Articles | Volume 18, issue 5
https://doi.org/10.5194/nhess-18-1411-2018
https://doi.org/10.5194/nhess-18-1411-2018
Research article
 | 
23 May 2018
Research article |  | 23 May 2018

Characteristics and frequency of large submarine landslides at the western tip of the Gulf of Corinth

Arnaud Beckers, Aurelia Hubert-Ferrari, Christian Beck, George Papatheodorou, Marc de Batist, Dimitris Sakellariou, Efthymios Tripsanas, and Alain Demoulin

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Latest update: 24 Jun 2024
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Short summary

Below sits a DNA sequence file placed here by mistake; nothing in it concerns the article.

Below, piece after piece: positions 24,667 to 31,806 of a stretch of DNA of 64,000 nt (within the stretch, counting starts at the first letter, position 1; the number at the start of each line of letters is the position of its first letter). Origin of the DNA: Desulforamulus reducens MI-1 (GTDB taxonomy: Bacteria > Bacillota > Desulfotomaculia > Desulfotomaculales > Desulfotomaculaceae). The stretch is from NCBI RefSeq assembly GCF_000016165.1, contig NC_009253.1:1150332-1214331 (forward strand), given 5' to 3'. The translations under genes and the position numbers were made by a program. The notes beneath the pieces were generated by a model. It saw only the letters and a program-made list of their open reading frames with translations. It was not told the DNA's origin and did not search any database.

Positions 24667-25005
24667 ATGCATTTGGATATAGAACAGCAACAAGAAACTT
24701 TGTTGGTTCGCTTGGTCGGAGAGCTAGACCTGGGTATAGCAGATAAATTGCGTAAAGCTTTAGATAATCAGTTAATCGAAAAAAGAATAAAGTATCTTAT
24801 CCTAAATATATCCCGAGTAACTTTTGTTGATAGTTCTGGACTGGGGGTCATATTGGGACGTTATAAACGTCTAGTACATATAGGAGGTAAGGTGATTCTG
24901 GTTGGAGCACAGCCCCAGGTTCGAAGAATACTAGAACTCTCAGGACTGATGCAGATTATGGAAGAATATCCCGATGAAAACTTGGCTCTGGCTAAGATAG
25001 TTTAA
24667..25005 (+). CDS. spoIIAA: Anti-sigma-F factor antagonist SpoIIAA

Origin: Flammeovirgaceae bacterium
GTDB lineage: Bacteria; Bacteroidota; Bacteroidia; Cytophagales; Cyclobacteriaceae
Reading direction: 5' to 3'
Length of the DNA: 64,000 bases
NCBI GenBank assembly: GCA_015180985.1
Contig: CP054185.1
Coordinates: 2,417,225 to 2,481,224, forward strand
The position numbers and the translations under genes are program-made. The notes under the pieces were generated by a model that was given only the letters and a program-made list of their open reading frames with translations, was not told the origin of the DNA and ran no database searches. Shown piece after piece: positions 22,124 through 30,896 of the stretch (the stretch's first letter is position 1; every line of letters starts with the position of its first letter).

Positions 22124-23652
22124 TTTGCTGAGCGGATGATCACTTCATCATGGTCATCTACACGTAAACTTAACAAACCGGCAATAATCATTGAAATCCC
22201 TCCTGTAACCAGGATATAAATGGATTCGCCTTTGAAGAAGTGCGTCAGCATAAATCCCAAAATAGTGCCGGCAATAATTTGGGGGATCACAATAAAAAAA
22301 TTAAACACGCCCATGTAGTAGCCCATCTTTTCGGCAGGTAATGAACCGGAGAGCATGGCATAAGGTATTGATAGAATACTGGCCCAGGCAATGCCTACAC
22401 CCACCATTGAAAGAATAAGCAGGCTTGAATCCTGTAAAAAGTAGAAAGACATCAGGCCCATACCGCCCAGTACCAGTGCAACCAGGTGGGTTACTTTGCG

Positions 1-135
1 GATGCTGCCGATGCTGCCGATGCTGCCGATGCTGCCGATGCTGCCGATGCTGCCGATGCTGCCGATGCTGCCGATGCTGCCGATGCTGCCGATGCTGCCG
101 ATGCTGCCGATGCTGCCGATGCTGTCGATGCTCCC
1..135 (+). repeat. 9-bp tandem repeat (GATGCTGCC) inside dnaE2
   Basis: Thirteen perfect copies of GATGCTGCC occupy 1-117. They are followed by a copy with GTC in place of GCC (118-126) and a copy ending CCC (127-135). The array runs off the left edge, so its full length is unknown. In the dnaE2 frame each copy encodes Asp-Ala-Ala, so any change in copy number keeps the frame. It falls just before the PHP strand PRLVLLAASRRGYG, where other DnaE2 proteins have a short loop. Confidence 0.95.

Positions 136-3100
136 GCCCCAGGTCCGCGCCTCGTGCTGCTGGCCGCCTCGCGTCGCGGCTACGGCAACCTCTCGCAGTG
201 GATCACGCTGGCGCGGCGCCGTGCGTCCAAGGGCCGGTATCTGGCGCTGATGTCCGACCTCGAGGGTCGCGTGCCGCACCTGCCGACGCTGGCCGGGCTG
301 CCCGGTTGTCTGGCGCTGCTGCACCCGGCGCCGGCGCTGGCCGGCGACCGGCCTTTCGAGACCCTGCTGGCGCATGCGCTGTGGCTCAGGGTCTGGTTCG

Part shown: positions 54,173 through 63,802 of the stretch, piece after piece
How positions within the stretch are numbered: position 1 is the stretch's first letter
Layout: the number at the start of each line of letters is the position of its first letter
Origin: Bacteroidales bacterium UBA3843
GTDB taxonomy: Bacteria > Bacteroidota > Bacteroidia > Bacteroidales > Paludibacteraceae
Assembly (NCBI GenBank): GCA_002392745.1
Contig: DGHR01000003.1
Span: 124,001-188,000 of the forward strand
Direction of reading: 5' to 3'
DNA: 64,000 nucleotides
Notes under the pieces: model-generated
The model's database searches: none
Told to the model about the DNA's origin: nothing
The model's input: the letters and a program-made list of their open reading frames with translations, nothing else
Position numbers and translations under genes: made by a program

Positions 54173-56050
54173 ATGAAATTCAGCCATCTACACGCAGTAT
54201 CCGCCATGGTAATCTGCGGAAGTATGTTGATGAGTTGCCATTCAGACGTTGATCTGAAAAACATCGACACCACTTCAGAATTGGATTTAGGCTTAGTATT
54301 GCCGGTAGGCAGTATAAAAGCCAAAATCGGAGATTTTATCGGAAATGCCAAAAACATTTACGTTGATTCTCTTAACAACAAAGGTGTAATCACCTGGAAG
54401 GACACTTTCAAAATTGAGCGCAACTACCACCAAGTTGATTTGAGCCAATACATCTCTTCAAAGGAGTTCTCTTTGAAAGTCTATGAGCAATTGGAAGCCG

Coastal and submarine landslides occur on average every 30–50 years at the western tip of the Gulf of Corinth. These landslides trigger tsunamis and thus represent a significant hazard. We realized an inventory of the submarine landslide deposits in the western Gulf. Six large events are identified in the last 130 000 years. Such sliding events likely generated large tsunami waves in the whole Gulf of Corinth, possibly larger than those reported in historical sources.
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